St. Louis Post-Dispatch from St. Louis, Missouri on November 20, 1988 · Page 1
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St. Louis Post-Dispatch from St. Louis, Missouri · Page 1

St. Louis, Missouri
Issue Date:
Sunday, November 20, 1988
Page 1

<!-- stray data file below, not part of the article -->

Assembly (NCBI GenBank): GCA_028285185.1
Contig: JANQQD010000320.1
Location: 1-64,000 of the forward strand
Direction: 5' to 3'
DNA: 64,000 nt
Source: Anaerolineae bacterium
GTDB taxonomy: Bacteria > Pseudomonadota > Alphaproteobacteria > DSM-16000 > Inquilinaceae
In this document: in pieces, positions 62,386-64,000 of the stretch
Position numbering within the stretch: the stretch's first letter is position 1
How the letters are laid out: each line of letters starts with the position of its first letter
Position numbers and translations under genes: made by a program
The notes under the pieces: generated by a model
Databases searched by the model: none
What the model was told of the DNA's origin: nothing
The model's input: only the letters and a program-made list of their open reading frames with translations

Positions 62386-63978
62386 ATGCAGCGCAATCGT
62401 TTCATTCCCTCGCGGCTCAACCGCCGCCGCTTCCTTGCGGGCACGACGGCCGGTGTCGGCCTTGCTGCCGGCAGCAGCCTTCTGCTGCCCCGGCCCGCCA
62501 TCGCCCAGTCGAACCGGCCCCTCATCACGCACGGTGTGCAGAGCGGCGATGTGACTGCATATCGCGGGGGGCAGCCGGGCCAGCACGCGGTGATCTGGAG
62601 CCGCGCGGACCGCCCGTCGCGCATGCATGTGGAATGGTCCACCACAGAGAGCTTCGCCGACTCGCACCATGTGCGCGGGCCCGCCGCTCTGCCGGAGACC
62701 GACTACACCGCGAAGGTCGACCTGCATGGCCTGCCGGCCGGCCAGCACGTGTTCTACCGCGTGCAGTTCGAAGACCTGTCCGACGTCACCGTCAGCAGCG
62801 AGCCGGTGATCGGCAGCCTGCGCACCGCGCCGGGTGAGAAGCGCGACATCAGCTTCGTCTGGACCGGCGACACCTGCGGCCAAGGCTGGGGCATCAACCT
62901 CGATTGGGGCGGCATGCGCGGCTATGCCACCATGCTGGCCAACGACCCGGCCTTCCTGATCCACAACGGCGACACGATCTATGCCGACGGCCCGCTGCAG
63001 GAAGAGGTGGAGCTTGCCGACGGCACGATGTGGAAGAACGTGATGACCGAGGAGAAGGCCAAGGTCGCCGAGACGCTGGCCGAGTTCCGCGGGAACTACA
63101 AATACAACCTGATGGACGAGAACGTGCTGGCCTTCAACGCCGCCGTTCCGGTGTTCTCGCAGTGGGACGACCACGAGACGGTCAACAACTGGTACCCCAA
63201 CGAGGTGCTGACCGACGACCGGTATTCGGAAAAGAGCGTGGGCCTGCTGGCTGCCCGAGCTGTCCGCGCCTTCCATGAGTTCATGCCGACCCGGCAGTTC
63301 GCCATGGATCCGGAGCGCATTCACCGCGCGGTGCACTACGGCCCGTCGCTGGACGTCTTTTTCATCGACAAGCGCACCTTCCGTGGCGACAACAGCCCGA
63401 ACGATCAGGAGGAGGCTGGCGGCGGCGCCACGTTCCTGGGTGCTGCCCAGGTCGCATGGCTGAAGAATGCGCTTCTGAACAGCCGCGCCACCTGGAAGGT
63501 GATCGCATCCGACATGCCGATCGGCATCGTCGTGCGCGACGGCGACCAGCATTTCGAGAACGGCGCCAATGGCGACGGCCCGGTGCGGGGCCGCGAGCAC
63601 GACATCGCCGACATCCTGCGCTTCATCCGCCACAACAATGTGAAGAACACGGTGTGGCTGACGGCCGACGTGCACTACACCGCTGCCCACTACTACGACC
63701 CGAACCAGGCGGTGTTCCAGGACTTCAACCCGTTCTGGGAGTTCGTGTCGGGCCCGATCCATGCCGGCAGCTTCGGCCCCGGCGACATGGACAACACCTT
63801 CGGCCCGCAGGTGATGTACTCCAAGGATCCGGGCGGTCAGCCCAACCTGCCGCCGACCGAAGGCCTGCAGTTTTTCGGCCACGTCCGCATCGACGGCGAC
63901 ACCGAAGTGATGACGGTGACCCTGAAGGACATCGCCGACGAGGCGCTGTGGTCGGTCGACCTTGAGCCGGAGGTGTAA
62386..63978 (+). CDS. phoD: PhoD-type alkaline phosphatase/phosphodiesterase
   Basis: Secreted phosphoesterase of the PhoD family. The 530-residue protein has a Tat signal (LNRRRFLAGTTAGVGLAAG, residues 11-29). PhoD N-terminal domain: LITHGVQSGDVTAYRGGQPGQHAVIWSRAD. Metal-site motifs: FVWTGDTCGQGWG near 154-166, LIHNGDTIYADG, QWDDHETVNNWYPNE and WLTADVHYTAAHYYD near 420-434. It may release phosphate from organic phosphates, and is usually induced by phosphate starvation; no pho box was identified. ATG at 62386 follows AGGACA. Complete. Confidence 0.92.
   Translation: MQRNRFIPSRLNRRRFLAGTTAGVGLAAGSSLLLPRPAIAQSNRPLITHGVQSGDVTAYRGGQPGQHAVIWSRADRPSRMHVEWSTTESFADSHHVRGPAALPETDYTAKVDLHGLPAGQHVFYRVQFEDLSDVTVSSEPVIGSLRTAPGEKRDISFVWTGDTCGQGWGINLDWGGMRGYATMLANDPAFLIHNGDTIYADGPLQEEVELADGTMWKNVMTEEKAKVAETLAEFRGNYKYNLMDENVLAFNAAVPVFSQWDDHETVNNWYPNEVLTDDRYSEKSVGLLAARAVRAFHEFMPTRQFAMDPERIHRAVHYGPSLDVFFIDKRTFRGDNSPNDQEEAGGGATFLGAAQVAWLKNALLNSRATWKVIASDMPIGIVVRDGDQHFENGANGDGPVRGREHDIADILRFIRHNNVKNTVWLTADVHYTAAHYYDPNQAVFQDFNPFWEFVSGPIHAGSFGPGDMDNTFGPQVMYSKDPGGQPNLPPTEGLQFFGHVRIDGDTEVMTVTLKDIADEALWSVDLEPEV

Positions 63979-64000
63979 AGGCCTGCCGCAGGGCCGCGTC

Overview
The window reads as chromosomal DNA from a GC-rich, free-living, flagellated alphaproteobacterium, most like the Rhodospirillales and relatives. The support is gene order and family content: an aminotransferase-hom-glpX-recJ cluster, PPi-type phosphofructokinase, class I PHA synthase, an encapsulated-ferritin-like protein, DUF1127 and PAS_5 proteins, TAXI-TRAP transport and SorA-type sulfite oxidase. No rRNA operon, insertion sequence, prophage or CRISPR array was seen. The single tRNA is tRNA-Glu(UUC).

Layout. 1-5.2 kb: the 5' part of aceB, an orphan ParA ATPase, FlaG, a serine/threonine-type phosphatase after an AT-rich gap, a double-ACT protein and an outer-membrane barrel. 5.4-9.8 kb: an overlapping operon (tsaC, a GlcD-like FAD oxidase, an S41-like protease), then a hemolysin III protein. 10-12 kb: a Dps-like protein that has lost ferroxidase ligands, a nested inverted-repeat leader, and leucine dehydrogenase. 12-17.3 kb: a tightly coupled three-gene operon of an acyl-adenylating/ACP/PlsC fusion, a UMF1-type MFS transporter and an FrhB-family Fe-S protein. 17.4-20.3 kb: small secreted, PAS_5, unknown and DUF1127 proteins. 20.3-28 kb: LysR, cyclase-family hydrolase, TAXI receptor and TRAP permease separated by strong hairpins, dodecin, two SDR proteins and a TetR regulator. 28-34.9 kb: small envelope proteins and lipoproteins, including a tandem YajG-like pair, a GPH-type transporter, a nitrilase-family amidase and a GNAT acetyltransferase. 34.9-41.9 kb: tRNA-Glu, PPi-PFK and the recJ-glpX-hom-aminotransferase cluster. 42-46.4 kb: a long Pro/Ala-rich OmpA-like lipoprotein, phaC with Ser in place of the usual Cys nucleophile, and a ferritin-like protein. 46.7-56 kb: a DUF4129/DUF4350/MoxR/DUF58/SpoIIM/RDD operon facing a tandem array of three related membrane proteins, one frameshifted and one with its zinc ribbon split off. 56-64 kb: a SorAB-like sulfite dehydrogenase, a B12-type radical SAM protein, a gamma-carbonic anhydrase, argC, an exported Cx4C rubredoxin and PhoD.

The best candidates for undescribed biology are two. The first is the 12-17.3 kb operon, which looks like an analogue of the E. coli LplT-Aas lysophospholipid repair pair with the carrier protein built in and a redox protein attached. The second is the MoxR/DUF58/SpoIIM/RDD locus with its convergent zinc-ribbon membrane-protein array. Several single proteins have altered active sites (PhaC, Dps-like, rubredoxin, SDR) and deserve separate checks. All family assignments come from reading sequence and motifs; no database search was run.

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On Today's Editorial Page One Brief Shining Moment Editorial Lambert May Need Help From Scott Editorial T.LOU! H FINAL Vol. 110, No. 325 SUNDAY, NOVEMBER 20, 1988 510 Pages (s) Copyright 1988 1.9 ft Tax onft Wxsftad& POST DISPATC A SlW3g Compiled From News Services WASHINGTON - Rejecting the plans by both major presidential candidates as unworkable, the General Accounting Office said Saturday that tax increases and cuts in defense and Social Security must be considered to cut a federal budget deficit that threatens the nation's economic future. "Additional revenues are probably an unavoidable part of any realistic strategy for reducing the deficit," the congressional agency said in reports to President-elect George Bush and leaders of the House and Senate. Comptroller General Charles A. Bowsher, director of the GAO, said a workable solution could be developed only through cooperation between Congress and the new president, with Bush personally involved in the negotiations. The GAO, which uses hundreds of experts in every field to oversee the federal bureaucracy on behalf oi Congress, made no recommendations on which taxes should be raised or which programs should be cut. But the report cited estimates that $30 billion could be raised annually with slight increases in personal income-tax rates and that a 5 percent national sales tax on most commodities except food, housing and medical care would yield $67 billion a year. It said a consumption tax, such as a 5 percent value-added tax, could bring in nearly $117 billion annually. It said $11 billion a year could be raised by boosting excise taxes on gasoline and diesel fuel by 12 cents a gallon. The current federal tax is 9.1 cents a gallon on gasoline and 15.1 cents a gallon on diesel fuel. "All participants must consider all parts of the budget to be negotiable, including defense, entitlements (such as Social Security and Medicare) and revenues," the agency said. "The budget problem must be solved for the new administration to have any flexibility to pursue its own policy agenda, for the economy to regain its vigor and for the American people to enjoy a long-term standard of living comparable to the rest of the developed world," Bowsher wrote. But the GAO said it saw no "quick or painless solutions" to the deficit, which stood at $150 billion in the budget year that ended Sept. 30. It specifically rejected four approaches that have been proposed: "We cannot 'grow' our way out of the problem," an approach favored by some in President Ronald Reagan's administration and reiterated last week in a report by the conservative Heritage Foundation. "Public demand for government services to solve problems ranging from drug abuse, AIDS, education and home-lessness to drought and forest fires grows as fast as revenues," said the GAO. "We cannot 'freeze' our way out of the problem." During his presidential campaign, Bush repeatedly rejected higher taxes and advocated a "flexible freeze" on spending. The GAO noted that the great bulk of the budget is in politically sensitive areas such as Social Security, farm price supports and defense, or in fixed interest costs. "We cannot reach out and effortlessly gather in some magic pool of See GAO, Page 30 YEARS AF?EBv Story by Jon Sawyer Photos by Wes Paz Of the Post-Dispatch Staff FIRST OF SIX PARTS HAVANA Along the colonial seawall that Cubans call the Malecon, the people of Havana play their parts in the endless war. Antonio Maceb Plaza, one of hundreds of sites in the city where 400,000 militia men and women train twice each month, has the look of a county fair this brilliant Sunday morning. Model airplanes dangle from T-bars, targets for marksmen shooting air rifles. Militiamen across the plaza toss shuri-kens, Ninja-style sheet-metal stars, at a crudely painted caricature of Uncle Sam. ' , "Aba jo Tio Sam," the legend reads: Down with Uncle Sam. A 4-year-old boy comes racing up on a tricycle. Making a gun with his fingers, he sprays the horizon with imaginary bullets. "The Yankees are there!" he shouts. "The Yankees are there!" "Ruslan," his father admonishes him, smiling as he taps the knee of an American journalist sharing the park bench with him, "The Yankees are here." And so the Yankees are, and have been, always and forever. Jan. 1 marks 30 years since Fidel Castro Ruiz declared victory in his battle against dictator Fulgencio Batista, 30 years since he proclaimed the first "free territory" in the Western Hemisphere. He's been America's nightmare ever since. From the missile crisis of 1962 to the ;' Mariel boatlift of 1980, from the Bay of Pigs to Grenada, from Angola to Nicaragua, the United States and Cuba have 'been in constant and sometimes deadly T struggle. . A three-month examination of U.S.-. - Cuba relations by the Post-Dispatch, in- eluding two weeks of interviews in Cuba, found ample evidence of the continuing conflict but also seeds for a new, more stable relationship. From Cuba, significant changes in human rights, foreign policy and other areas of disagreement. From the United States, a new pragmatic view that Cuba is too important to treat by quarantine. Cuba's flagging economy provides an opening for ies with the United States, Thaw Possible In Cuban Relations Significant Change Made By Castro " - UK"' - 1 x 7 1 "v-V .- - h - v. ' X .' I s m. if - A K , V L ' J rr 7 1 : - I v S i 1 V 1 'it' k tit 1 1 .5 Students at the Escuela Nacional Juan Triana, a of the flag and the pledging of allegiance to the primary school in Havana, Cuba, during the raising revolution, a daily ceremony. the inquiry found. So does its desire not Cuba's notion of "free territory" still a CUBA, U.S. long at odds Page 10A to be left behind, as the Soviet Union falls short of "free society." Yet on both pupils studvinn Enalish Puna 11 A ments with democracy. . See CUBA, Page 10 IMAGES OF CUBA. Photos Page 1F Confession May Overturn Life Sentence s By Terry Ganey Post-Dispatch Jefferson City Bureau Chief AURORA, Mo. Chris Allen Brownfield, a career criminal serving a life term at the Kansas Penitentiary in Lansing, sat down earlier this month and retold a story that could mean a death sentence for him and freedom for another man. Brownfield, 32, confessed to taking part in the robbery and murder of Pauline Martz, 79, in Aurora, Mo., two years ago. He has retold the story several times since last summer to law enforcement officials, to reporters and in writing to Missouri Gov. John Ashcroft in the hope of freeing a man he has never met. The man is Johnny Lee Wilson, 23 and mildly retarded. Wilson was sentenced last year to a life term in the Missouri Penitentiary for the murder of Martz. Brownfield, who is serving time for his role in a separate killing, said he was prepared to face the possibility of Missouri's death penalty, if that was what it took to reverse Wilson's conviction. "They can't do nothing to me now to shut me up about it," Brownfield said. "I don't care what they do. They can give me the death penalty, but I ain't shutting up about it." Brownfield's detailed account of how he and another man robbed Martz in her home and then set it afire has stunned this town in southwestern Missouri as much as the original crime did on April 13, 1986. Authorities in Lawrence County say they are investigating Brownfield's confession. More than 3,000 signatures have been collected on petitions calling for a grand See MURDER, Page 14 Charges Expected In Defense Fraud By Robert L. Koenig Post-Dispatch Washington Bureau WASHINGTON A former consultant for the Hazel-tine division of Emerson Electric Co. expects to be charged soon in the federal investigation into Pentagon contracting abuses, his attorney says. The consultant, William L. Parkin, was the first suspect whose telephone was tapped by the FBI as part of the two-year defense-fraud inquiry. Sources said he could be among the first to be indicted by the federal grand jury that is hearing the evidence. Parkin's attorney, Gerard F. Treanor Jr., said he and Parkin recently broke off negotiations with federal attorneys regarding the possibility of a plea-bargaining arrangement in exchange for Parkin's cooperation and testimony. "We've had discussions with the government concerning the disposition of charges" against Parkin, Treanor said. "Those discussions have been unfruitful." Parkin "anticipates that the government will charge him," Treanor said. "But we still hold out some hope that it will not." Parkin has denied any wrongdoing. A federal grand jury in Alexandria, Va., is considering evidence in the nationwide investigation into allegations of bribery and fraud in Pentagon contracting. The panel met last week without issuing any indictments. It is expected to meet again at the end of this month or in early December. , ' . The grand jury was impaneled in mid-June, a few days after the defense inquiry surfaced. At the time, FBI agents executed search warrants at the offices of numer- See FRAUD, Page 12 Deaths From Pneumonia Are Increasing In Chicago By Robert Manor Of the Post-Dispatch Staff 1988, St. Louis Post-Dispatch The number of deaths by pneumonia among men in Chicago has risen dramatically in the 1980s, statistics obtained by the Post-Dispatch show. Health authorities say they can point to no specific cause, but they theorize that the increase may be related to homelessness and the spread of AIDS. Among some age groups of Chicago men, pneumonia deaths are up 78 percent from 1980 through last year, the Illinois Department of Public Health said. Total pneumonia deaths for the city have risen to 1,053 in 1986 from 749 in 1982; last year, the number dipped slightly to 981. The phenomenon apparently has had little effect on women under 65 years of age, the Illinois Health Department said. Nor do pneumonia deaths appear to be on the rise among men living in Illinois outside of Chicago. No significant increase in pneumonia deaths has been detected, in St. Louis or the rest of Missouri. The Post-Dispatch sought figures from Illinois and Missouri health authorities after the federal Centers for Disease Control in Atlanta reported an increase in pneumonia deaths in New York City. Pneumonia has been a fairly common cause of death for the elderly, but it is rarely fatal for younger peo- See ILLNESS, Page 11 Town Getting Large Grants For Taking Nuclear Dump By Safir Ahmed Of the Post-Dispatch Staff MARTINSVILLE, 111. Barbara Kannmacher, the librarian who manages the modest, one-room township library in this small town of 1,300 people, is elated about the new acquisition in her office: the Xerox 6015 Me-morywriter that replaced an antiquated Royal manual typewriter. ' The same folks who brought that marvel of modern science into Kannmacher's office may also bring her impoverished town a low-level radioactive waste dump. Martinsville is the only community in the state that wants what no one else wants: 200,000 cubic feet a year of radioactive "warm garbage," mainly from the state's 13 nuclear reactors. In return, the town has been rewarded rather handsomely. Besides Kannmacher's hightech typewriter, the American Legion Hall got a new sidewalk, the school district got $50,000, and various amounts of money have been spread around the city from $350,000 in grants received through the Illinois Department of Nuclear Safety. "The Illinois Department of Nuclear Safety and Westinghouse have bought themselves a town," See WASTES, Page 13 Carter Confirms Offer To Mediate With Iran Compiled From News Services ATLANTA Former President Jimmy Carter confirmed Saturday that he had written to Iranian leader Ayatollah Ruhollah Khomeini an old nemesis offering to mediate in the release of 10 American hostages in Lebanon. In Carter's last year in office, in 1980, radical students loyal to Khomeini were holding 52 Americans hostage after seizing them on Nov. 4, 1979. The hostages were held captive until Jan. 21, 1981, the day Ronald Reagan succeeded Carter as president Earlier Saturday, Tehran Radio reported that Khomeini had already responded to Carter's letter by describing relations between Iran and the United States as "that between a RABHAN WAS INDICTED in bond sale for nursing home Page 6A sheep and wolf and by ruling out any reconciliation. , Later Saturday, in a statement issued in Atlanta, Carter confirmed that he had written the letter, dated Oct. 30. His statement said without elaboration that he was responding to an initiative from Iran. -. "My hope is that in the name of justice and humanity, Iran will use its influence to encourage the release of all American hostages by working through normal channels," his statement read. The former president said his aim in writing was to get the release of a See CARTER, Page C 4 WEATHER Cold and Wet Forecast for St. Louis: Today: Rain ending by mid-afternoon with some clearing. North winds 15-25 mph. High 38. Clear tonight with a low of 26. Monday: Mostly sunny and a little warmer. High of 44. Other Weather on Page 2A Nuclear. cms- i POST-DISPATCH WEATHERB'RO Ufa u ft pat vrr INSIDE WORLD NATION Automotive 43G Books 5F Business 1-BE Classified 2-68G Commentary 3B Editorials 2B Everyday 1-1 6F Movies 9F MusicThe Arts 4F Obituaries 15C Real Estate 1G Reviews 2C St Louis 1-1 6C Sports 1-1 8D Tension Mounts In Yugoslavia Hundreds of thousands of Serbs rally in Belgrade for greater control of the province of Kosovo, and 100,000 ethnic Albanians rally in Kosovo in response. PAGE 3A LOCAL McNary Pushing New Tax A jail, an airport and $300 million in road work are among benefits St. Louis County Executive Gene McNary says could come from a new sales tax. PAGE JC 1 ' 'ft k I J r' A. JFK Recalled Tuesday marks the 25th anniversary of the death of President John F. Kennedy. The four days of November 1963 that shocked the nation are recalled. PAGES 1,4,5,7,8B r - ah,f a National Hockey League Nebraska 7 Oklahoma 3 Vancouver 3 Blues 2 Colorado 56 Kansas St. 14 NY Islanders 6 Pittsburgh 3 Oklahoma St. 49 Iowa St. 28 Calgary 5 Hartford 2 Indiana 52 Purdue 7 Quebec 6 Philadelphia 5 Michigan 34 Ohio St. 31 Montreal 5 Chicago 3 Michigan St. 36.... Wisconsin 0 Washington 3 New Jersey 2 Notre Dame 21 Penn St. 3 NY Rangers 4 Minnesota 1 USC31 UCLA 22 Edmonton 9 Toronto 1 W. Virginia 31 Syracuse 9 College Basketball Clemson 29 S. Carolina 10 Duke 80 Kentuckty 55 Houston 30 Texas Tech 29 Washington U. 67..DePauw61 Wash. St. 32 ....Washington 31 S. Indiana 74 SlU-Edw. 60 N. Iowa 24 S. Illinois 21 College Football Boston Coll. 38 Army 24 Missouri 55 Kansas 17 Cornell 19 Penn 6 Illinois 14 Northwestern 9 Details in SportsSection D